Unfortunately, I am prone to kidney stones.  Normally I drink a ton of water, in fact I figured it out one time, and on an average day I drink close to one hundred ounces of water.  So I’m not unaccustomed to kidney pain, and I do what I can to minimize the probability.  I guess I goofed up a little with the fast.  Saturday and Sunday we added fruit and vegetable juices to the water which constituted our entire diet on Friday.  I drank a ton of tomato juice and fruit juices, but I think in retrospect I substituted them for the water that I normally drink.  I probably figured that liquid is liquid, so I skimped on the water.  Small tactical error, there, and I paid a bit of a penalty for it.  Last night was not so bad, so hopefully we’re on the downhill side of that particular issue.

The hunger has been interesting.  Not unmanageable, but consistently present.  Believe me, that tomato juice on Saturday was like heaven.  I totally loved the juices we had on Saturday and Sunday after only water the day before.  And then came Sunday evening.

The “fasting days” go from 6:00 PM on one day to 6:00 PM the next day.  Sunday evening at 6:00 PM we had our first solid food since Thursday.  Now that was heaven.  Understand, I am not a veggie kind of guy, but after three days of nothing at all, Sunday dinner was a feast!  Beth fixed lentil soup (no bacon, but I got over it) and a veggie tray.  Homemade hummus and peanut butter with crackers and apples finished off the meal.  Heaven!  Monday night Beth sautéed some mushrooms and onions, fixed home fries in olive oil and herbs, and some sort of bean salad.  Man!  I tore into that like a starving dog on a t-bone steak.  Not being a veggie kind of guy, the irony of the situation hit me about  half-way through the meal.  I looked at Beth and said, “What is happening to me???  I’m scared!!”  But I gotta tell you, that moment didn’t stop me for long.  Last night was ratatouille.  What a great meal!  In fact, during supper we talked, and I remarked that I wouldn’t mind “meatless meals” a couple of times a week.  This is a bit disconcerting to an unrepentant and avowed carnivore, so I’m in uncharted territory here.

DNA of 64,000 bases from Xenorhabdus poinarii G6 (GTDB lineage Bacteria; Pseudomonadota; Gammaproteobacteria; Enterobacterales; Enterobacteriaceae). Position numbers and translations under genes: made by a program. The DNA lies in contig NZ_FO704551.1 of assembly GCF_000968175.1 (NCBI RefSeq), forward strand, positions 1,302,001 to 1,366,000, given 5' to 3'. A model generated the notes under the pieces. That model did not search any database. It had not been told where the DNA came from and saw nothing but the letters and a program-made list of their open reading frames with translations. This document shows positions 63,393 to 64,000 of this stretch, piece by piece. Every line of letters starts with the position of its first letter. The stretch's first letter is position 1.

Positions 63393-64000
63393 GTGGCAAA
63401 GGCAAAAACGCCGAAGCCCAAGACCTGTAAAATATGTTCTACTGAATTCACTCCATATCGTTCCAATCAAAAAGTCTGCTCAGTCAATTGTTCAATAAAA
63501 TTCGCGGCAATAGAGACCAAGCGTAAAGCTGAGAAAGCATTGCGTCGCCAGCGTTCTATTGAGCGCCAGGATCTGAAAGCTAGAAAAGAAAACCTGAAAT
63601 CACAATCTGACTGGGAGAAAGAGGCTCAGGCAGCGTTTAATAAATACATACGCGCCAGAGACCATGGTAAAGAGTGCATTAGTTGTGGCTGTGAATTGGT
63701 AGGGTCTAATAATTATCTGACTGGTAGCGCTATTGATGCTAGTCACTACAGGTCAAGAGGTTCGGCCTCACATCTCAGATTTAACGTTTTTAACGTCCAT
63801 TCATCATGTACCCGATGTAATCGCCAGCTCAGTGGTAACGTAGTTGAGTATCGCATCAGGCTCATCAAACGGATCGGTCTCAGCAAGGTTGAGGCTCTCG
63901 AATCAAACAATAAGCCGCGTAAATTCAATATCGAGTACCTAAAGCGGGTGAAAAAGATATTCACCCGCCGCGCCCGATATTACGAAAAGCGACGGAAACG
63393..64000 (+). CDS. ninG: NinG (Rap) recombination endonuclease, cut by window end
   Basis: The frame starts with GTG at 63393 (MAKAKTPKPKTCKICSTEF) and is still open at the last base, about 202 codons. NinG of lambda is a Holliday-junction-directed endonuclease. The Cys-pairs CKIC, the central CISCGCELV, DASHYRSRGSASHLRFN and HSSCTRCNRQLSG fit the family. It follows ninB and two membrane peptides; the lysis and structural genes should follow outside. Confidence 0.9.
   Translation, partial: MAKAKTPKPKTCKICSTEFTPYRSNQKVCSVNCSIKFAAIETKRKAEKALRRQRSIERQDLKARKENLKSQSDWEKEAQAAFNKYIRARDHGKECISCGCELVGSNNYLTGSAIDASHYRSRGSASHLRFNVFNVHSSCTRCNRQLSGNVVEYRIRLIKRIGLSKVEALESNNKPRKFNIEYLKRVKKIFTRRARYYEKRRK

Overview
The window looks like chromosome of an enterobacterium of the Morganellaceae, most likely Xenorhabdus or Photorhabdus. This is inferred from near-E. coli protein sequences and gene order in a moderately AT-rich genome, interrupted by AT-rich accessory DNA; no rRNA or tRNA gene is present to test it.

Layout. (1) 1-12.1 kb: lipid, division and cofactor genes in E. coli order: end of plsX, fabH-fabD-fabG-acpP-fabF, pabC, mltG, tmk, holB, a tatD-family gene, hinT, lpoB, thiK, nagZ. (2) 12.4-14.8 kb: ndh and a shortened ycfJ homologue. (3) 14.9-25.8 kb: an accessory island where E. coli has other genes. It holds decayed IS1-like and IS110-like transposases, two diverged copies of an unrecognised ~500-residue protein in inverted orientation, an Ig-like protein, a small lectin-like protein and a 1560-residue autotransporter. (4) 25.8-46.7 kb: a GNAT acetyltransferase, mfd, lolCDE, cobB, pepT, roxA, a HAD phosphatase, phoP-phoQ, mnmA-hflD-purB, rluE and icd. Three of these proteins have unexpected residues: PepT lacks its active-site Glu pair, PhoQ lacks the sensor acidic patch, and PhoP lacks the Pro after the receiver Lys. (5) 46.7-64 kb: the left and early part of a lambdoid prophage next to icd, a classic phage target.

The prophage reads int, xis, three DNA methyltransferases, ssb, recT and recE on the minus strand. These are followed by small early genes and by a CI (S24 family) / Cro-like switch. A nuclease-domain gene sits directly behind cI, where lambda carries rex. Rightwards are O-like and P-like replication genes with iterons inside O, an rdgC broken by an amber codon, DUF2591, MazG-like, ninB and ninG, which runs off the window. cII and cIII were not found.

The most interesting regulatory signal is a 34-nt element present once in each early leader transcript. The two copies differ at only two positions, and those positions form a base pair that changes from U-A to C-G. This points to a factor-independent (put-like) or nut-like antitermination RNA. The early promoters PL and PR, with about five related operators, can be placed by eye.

Coffee I miss.  I love the flavor, the smell, I love everything about a good cup of joe.  But even with that I noticed that I don’t mind not having that first cup of steaming goodness when I roll out of bed.  I need to evaluate that as well.  Cut back and drink less?  Mix a higher percentage of decaf?  Just not sure what to do here.

I also miss my beer and cigars.  I don’t slug down a ton of brews at a time, but with certain meals and evenings, a cold one is very nice.  And the cigars!  I only have one now and then, but the past few days have been mostly desire.

But, once again, the fast has included these things, and all in all I have been very pleased with this fast.  As I expected, the first few days were difficult, but relatively smooth sailing after that initial time period.  We have today and tomorrow, with tomorrow evening being the breaking of the fast.  I have to admit, I am really, really looking forward to tasting the “good stuff” again.  But until then, I am devoting this time to God, and praying.  A lot.

The next post will look at the spiritual thoughts and lessons throughout this week.

So far, just a mixed bag.

(For those interested, First Baptist Church in North East, PA has put up a blog regarding this week-long fast.  Although they used a somewhat, ahem, inferior blog site, they can be found at: http://breakthroughfbcne.blogspot.com/2012/03/preparing-for-change.html).  It’s a great devotional to use while fasting, and has encouraging thoughts to go along with the day’s post.

Regarding our fast, Beth and I each noticed Friday (Day One: water only) that our own breath was pretty bad.  I suspect it is related to the fast, and I’m thinking that by not chewing food, we are not cleansing our mouths of the bacteria that likes to live there, but that’s just a guess.  It reminded me of some information I had heard of Gandhi.  Gandhi, as most people know, was instrumental in the independence of India from England.  What I heard was that due to his walking everywhere, he had massive calluses on his feet, and that due to his fasting so often, he was inclined to poor health.  Further, his religion wasn’t strictly Hindu, but there was a bit of mysticism thrown in there as well.  And the part that reminded me of this story is that he suffered from chronic bad breath.  The story concluded with the thought that Gandhi was a super-callused, fragile mystic, plagued with halitosis.  (Anyone not catching that right away, see the note at the end of this post.)

So far this has been interesting.  Speaking first about the physical issues, I find that the hunger hasn’t been as all-consuming as I had feared.  Yeah, I’m hungry, but that’s ok.  What I had been concerned about was the caffeine withdrawal.  God is good, no terrible headaches this time.  Bit of a headache Friday and Saturday, but manageable.  Same with the kidneys.  I remember my kidneys aching badly for four days the first year, and maybe the second year as well.  So far this year, not so bad.  Still achy a bit, but not crushing me.

Mentally, it has been a bit frustrating.  I have felt a bit “fuzzy,” not really as sharp as I would like.  I notice a difference with my thought processes, I feel like I’m lagging about a half of a second behind stuff going on around me.  I know there are those that would ask me what the difference is from usual, and that they believe this to be the norm for me.  I would dispute that.  I think they’re just jealous. 🙂